It was sometime in the wee hours of the morning of March 25, 1832, when an infuriated mob exploded through the door of the summer kitchen of the John Johnson home in Hiram, Ohio. They pounced on 26 year-old Joseph Smith Jr. and began carrying him out the door. It all happened so fast Joseph was on the stoop before he came awake. Struggling, he freed one leg and kicked one of the mobbers in the face, sending him sprawling. The man jumped to his feet and with his hands all covered in his own blood, grabbed Joseph by the throat and choked him until he lost consciousness.
When Joseph revived he saw his friend and counselor, Sidney Rigdon stretched out unmoving on the cold ground. Supposing that Sidney was dead, Joseph asked the mob for mercy. They cursed and swore, “Call on yer God for help,” they said, “We’ll show you no mercy!”
Men seemed to come from everywhere and join the fray. Would they kill him or just rough him up. The decision was made to hurt him, and to that end they proceeded. Tearing off all his clothes but his shirt collar they beat, kicked, and scratched him. One man fell on Joseph like a mad cat and scratched his body with his nails, crying as he did, “That’s the way the Holy Ghost falls on folks.”
Someone brought forward a bucket of hot tar which they then smeared over Joseph’s lacerated body, at the same time trying to force the tar paddle into his mouth. He resisted. They tried to force a vial of poison in his mouth—aquafortis, or nitric acid. Again he clenched his jaw and fought back. Had they succeeded the poison would have burned his throat ruined his voice, and probably killed him. As it was, they succeeded only in knocking out one of his teeth, and spilling the acid over his skin, severely burning him.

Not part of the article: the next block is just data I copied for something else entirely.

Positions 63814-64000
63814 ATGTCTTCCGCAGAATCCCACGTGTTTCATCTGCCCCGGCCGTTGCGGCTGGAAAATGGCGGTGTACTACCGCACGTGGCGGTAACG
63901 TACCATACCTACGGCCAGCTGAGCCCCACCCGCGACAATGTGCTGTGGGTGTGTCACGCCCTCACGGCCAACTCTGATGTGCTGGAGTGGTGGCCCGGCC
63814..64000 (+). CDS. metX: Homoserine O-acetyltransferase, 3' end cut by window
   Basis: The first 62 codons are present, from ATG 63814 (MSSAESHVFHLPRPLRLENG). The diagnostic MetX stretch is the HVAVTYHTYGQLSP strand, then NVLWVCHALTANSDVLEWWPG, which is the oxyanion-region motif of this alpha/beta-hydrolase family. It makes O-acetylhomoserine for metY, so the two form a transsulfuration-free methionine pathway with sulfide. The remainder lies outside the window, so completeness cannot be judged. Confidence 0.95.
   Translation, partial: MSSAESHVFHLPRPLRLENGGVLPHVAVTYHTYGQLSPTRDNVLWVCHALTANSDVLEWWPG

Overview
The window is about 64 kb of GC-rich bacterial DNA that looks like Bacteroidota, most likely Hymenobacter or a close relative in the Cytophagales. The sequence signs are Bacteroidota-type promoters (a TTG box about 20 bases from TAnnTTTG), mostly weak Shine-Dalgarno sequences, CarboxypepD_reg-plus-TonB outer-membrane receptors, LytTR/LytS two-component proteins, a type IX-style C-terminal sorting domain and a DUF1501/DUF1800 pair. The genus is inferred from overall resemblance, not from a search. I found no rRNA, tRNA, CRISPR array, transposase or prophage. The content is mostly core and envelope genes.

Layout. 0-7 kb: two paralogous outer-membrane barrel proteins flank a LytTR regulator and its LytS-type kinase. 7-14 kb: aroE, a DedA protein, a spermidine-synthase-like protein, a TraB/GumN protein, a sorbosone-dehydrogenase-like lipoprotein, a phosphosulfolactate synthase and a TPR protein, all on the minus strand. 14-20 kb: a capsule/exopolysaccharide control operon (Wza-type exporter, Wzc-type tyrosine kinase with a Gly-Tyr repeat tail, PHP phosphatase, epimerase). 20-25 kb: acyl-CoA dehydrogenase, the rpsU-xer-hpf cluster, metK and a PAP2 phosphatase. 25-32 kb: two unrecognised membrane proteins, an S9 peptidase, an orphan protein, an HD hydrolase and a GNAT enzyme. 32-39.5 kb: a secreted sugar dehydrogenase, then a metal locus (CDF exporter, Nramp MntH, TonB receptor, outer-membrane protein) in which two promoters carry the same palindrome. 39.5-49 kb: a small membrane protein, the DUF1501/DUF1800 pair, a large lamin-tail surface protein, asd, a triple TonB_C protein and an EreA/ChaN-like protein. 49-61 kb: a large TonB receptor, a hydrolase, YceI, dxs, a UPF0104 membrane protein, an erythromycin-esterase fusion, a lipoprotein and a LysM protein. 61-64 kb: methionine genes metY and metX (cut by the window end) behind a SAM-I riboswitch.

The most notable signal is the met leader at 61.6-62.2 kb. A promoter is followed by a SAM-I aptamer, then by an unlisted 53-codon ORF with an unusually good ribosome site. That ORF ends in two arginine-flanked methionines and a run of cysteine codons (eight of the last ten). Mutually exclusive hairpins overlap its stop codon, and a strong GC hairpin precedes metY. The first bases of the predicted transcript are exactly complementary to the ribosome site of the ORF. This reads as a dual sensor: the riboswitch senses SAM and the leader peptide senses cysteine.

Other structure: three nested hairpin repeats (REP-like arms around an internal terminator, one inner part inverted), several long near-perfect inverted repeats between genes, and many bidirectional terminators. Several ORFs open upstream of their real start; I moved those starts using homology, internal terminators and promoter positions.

How bad was this attack? They tore out a patch of his hair by the roots that never grew back. They injured his side in such a way that it pained him the rest of his life and–they killed him. Joseph would later describe standing above his body and watching as the mob beat him and poured the acid over his face and neck.
Then a noise was heard and the mob fled in fear leaving Joseph upon the ground. Slowly, he regained consciousness. He tried to sit up but couldn’t. Unable to breathe, he pulled the tar from his mouth. After a time, he made his way home. Emma stood in the doorway and fainted at the sight of him. Joseph asked for a blanket for cover and went inside by the fire. His friends spent the night peeling and scraping the tar from his body, sometimes taking off layers of skin with it.
It made a lasting impression on mobbers and members alike when the next morning, the Sabbath, Joseph stood and meekly preached a sermon, following which, he baptized three people. About a week later, in obedience to revelation, Joseph set out for an extended visit to Missouri. He would not give up.
Why the mob? What was it that had so infuriated the locals that ministers, doctors, and former friends would join a mob to kill Joseph, or at least silence him. There were many reasons, chief of which was a new revelation Joseph and Sidney had received the month before– the three degrees of glory—Doctrine and Covenants 76, The Vision! Light and truth stir up darkness. It has ever been that way, and it still is. Don’t expect anything different and don’t give up. Endure to the end!